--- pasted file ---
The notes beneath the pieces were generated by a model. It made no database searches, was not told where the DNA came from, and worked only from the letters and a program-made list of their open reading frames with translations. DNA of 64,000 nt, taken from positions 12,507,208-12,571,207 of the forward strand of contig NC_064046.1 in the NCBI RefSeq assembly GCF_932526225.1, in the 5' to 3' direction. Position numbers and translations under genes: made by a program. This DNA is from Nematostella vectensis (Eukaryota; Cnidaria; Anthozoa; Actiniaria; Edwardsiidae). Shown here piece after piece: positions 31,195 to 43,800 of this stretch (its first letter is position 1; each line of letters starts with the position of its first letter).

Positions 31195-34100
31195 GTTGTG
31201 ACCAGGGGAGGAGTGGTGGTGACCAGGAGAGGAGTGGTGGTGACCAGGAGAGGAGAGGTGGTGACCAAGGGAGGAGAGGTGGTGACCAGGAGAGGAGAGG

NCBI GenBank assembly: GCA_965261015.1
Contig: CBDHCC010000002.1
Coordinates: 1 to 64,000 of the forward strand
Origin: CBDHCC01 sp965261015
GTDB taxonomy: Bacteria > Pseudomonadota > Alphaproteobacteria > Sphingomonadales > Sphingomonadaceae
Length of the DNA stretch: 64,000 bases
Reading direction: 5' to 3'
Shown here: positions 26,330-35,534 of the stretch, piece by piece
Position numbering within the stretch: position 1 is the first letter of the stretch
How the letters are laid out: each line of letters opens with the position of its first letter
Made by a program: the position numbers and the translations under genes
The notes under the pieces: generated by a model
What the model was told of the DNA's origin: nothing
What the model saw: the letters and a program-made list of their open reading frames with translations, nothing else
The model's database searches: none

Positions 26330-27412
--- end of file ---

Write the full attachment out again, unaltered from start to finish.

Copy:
The notes beneath the pieces were generated by a model. It made no database searches, was not told where the DNA came from, and worked only from the letters and a program-made list of their open reading frames with translations. DNA of 64,000 nt, taken from positions 12,507,208-12,571,207 of the forward strand of contig NC_064046.1 in the NCBI RefSeq assembly GCF_932526225.1, in the 5' to 3' direction. Position numbers and translations under genes: made by a program. This DNA is from Nematostella vectensis (Eukaryota; Cnidaria; Anthozoa; Actiniaria; Edwardsiidae). Shown here piece after piece: positions 31,195 to 43,800 of this stretch (its first letter is position 1; each line of letters starts with the position of its first letter).

Positions 31195-34100
31195 GTTGTG
31201 ACCAGGGGAGGAGTGGTGGTGACCAGGAGAGGAGTGGTGGTGACCAGGAGAGGAGAGGTGGTGACCAAGGGAGGAGAGGTGGTGACCAGGAGAGGAGAGG

NCBI GenBank assembly: GCA_965261015.1
Contig: CBDHCC010000002.1
Coordinates: 1 to 64,000 of the forward strand
Origin: CBDHCC01 sp965261015
GTDB taxonomy: Bacteria > Pseudomonadota > Alphaproteobacteria > Sphingomonadales > Sphingomonadaceae
Length of the DNA stretch: 64,000 bases
Reading direction: 5' to 3'
Shown here: positions 26,330-35,534 of the stretch, piece by piece
Position numbering within the stretch: position 1 is the first letter of the stretch
How the letters are laid out: each line of letters opens with the position of its first letter
Made by a program: the position numbers and the translations under genes
The notes under the pieces: generated by a model
What the model was told of the DNA's origin: nothing
What the model saw: the letters and a program-made list of their open reading frames with translations, nothing else
The model's database searches: none

Positions 26330-27412